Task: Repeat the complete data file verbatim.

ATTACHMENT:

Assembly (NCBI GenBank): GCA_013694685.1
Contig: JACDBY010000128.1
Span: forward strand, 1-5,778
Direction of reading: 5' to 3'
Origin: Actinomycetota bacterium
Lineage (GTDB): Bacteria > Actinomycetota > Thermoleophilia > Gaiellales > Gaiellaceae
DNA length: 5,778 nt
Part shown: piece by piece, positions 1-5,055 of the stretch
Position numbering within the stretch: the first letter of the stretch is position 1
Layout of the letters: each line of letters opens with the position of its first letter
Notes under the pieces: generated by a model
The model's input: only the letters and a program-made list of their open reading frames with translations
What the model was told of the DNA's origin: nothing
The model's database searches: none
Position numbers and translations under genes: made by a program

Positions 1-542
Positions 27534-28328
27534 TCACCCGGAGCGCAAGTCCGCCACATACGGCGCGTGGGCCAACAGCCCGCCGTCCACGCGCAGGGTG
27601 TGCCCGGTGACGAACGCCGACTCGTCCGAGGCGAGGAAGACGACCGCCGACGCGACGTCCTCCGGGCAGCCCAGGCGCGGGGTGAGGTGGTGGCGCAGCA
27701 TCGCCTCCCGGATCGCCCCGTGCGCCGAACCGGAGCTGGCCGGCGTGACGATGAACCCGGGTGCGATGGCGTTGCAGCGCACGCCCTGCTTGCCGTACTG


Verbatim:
Assembly (NCBI GenBank): GCA_013694685.1
Contig: JACDBY010000128.1
Span: forward strand, 1-5,778
Direction of reading: 5' to 3'
Origin: Actinomycetota bacterium
Lineage (GTDB): Bacteria > Actinomycetota > Thermoleophilia > Gaiellales > Gaiellaceae
DNA length: 5,778 nt
Part shown: piece by piece, positions 1-5,055 of the stretch
Position numbering within the stretch: the first letter of the stretch is position 1
Layout of the letters: each line of letters opens with the position of its first letter
Notes under the pieces: generated by a model
The model's input: only the letters and a program-made list of their open reading frames with translations
What the model was told of the DNA's origin: nothing
The model's database searches: none
Position numbers and translations under genes: made by a program

Positions 1-542
Positions 27534-28328
27534 TCACCCGGAGCGCAAGTCCGCCACATACGGCGCGTGGGCCAACAGCCCGCCGTCCACGCGCAGGGTG
27601 TGCCCGGTGACGAACGCCGACTCGTCCGAGGCGAGGAAGACGACCGCCGACGCGACGTCCTCCGGGCAGCCCAGGCGCGGGGTGAGGTGGTGGCGCAGCA
27701 TCGCCTCCCGGATCGCCCCGTGCGCCGAACCGGAGCTGGCCGGCGTGACGATGAACCCGGGTGCGATGGCGTTGCAGCGCACGCCCTGCTTGCCGTACTG